Use the Character Triangle to inspire your team

What is the Character Triangle?

Our character is exclusively ours, and it distinguishes us as individuals. We define it by how we think, what we do and the choices we make. The Character Triangle describes and emphasizes three distinct but interdependent values to apply in our daily thoughts and actions: Be accountable. Be respectful. Be abundant.

Living with character and applying the Character Triangle is a belief and action system. While each of the values specified in the triangle is important in its own right, the most powerful application comes by connecting the values as a system every day, making it a habit.

The triangle, however, is no quick fix. Like developing any good habit, it is a process to be practiced — a never-ending belief system that gets continuously tested, strengthened, shaken, adjusted and buttressed by the day-to-day challenges of living and working in this turbulent world.

Accountability: Accountability starts with the word “self.” When we approach every situation we experience in life by first asking what we personally can do about it and how, we begin to understand the concept of self-accountability. The ideas associated with “blame” and “victim” has little, if any, place in the self-accountable framework.

This is a tricky concept to fully accept and grasp for many of us. We need to ask ourselves daily how often we feel compelled to blame ourselves or others for our condition and circumstances.

Respect: None of us work or live in a vacuum; our successes or failures are all built on the strength of our relationships. And relationships run on respect. To be true to the root of respect, one has to continuously look at one’s self with openness and understanding. The point is to examine the way we treat ourselves first, and then how we treat others.

Most of us want to be listened to with understanding, treated with courtesy, and recognized for our contributions. Do we do that with ourselves? Then, how much do we do this with others in every interaction? Again, this value can be deceptively oversimplified. I will challenge us on how true we are to this value.

Abundance: Abundant people do not have to take anything away from anyone else to be successful. It is literally fun to work with people who are abundance-focused. They may be competitive but rather than merely to beat someone, the essence of their drive is to advance something.

In fact, abundant people relish others’ successes and achievements. They also focus on the resources available and finding what they need to get results. Generosity of spirit and the belief that giving leads to getting is part of their makeup.

So how can leaders apply the Character Triangle to inspire their team?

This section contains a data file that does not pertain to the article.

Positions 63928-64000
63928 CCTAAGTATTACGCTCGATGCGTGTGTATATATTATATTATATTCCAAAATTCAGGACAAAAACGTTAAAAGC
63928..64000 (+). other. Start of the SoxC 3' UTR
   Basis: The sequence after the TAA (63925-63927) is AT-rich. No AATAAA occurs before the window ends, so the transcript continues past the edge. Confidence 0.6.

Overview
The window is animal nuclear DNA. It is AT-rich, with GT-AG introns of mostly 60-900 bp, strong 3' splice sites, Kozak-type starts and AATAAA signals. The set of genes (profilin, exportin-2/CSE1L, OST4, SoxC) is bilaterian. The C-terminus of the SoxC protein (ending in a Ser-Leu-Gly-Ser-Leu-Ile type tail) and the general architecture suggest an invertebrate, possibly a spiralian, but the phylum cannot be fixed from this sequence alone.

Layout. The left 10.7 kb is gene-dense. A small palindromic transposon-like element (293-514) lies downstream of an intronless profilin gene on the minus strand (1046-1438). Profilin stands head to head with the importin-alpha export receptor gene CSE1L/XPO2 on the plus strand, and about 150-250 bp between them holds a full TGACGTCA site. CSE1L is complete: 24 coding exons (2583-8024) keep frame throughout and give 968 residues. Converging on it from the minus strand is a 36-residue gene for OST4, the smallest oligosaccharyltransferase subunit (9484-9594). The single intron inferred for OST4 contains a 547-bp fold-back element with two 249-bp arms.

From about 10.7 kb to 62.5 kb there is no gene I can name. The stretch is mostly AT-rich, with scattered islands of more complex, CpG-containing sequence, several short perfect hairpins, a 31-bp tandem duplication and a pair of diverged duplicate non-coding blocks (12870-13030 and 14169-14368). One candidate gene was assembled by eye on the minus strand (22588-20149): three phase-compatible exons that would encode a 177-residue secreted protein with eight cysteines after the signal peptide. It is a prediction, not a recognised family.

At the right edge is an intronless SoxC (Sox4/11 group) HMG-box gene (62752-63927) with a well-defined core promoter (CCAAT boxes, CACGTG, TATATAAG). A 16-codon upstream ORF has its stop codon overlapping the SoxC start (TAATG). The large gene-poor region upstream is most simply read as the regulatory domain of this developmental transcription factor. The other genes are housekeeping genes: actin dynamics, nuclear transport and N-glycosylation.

Defining and then living the values of the Character Triangle is inspiring at one level because the values support learning and development focused work environment. It is amazing to observe what happens when blame is viewed as unproductive, people feel listened to, and generosity and care become the norm in the workplace.

When the boss acts that way, it becomes over time, a “pay it backward and forward” way of working. Additionally, the following are a few programmatic ways leaders can inspire others by applying the Character Triangle.

1. Use a recognition process.
At Ryzex, people are encouraged to recognize teammates when they apply the essence of the Character Triangle at work by describing the value demonstrated and positive impact on others in a written way on an “ACE.” Literally thousands of ACES are exchanged between team members annually. Both the nominee and nominator find it inspiring and rewarding to be recognized. People display ACES in full view around their workplace.

2. Blog about stories reinforcing the Character Triangle in action.
Stories that are rich in example and meaning are great ways to model and inspire action. At Ryzex I write a CEO blog that reinforces personal experience and the values of accountability, respect and abundance.

I encouraged people to get to know other teammates more (respect), so I interviewed one of our technical supervisors who was a Vietnamese refugee. As a 19-year-old, he captained a leaky ship filled with Vietnamese women and children across typhoon- and shark-infested waters to the safety of a refugee camp in Malaysia. It was a riveting story that few in the company knew. I then tagged others to be guest bloggers, each one writing something personal about a teammate. The process continues. It is invigorating and builds understanding, to learn more about each of the people in the company.

The above are just two small examples of how leaders can use the Character Triangle to inspire others. Live it, practice it, implement sincere programs to reinforce it, and I guarantee that you will “rev” up your team. You will be an inspiration … and so will your teammates.

 

By: Lorne Rubis



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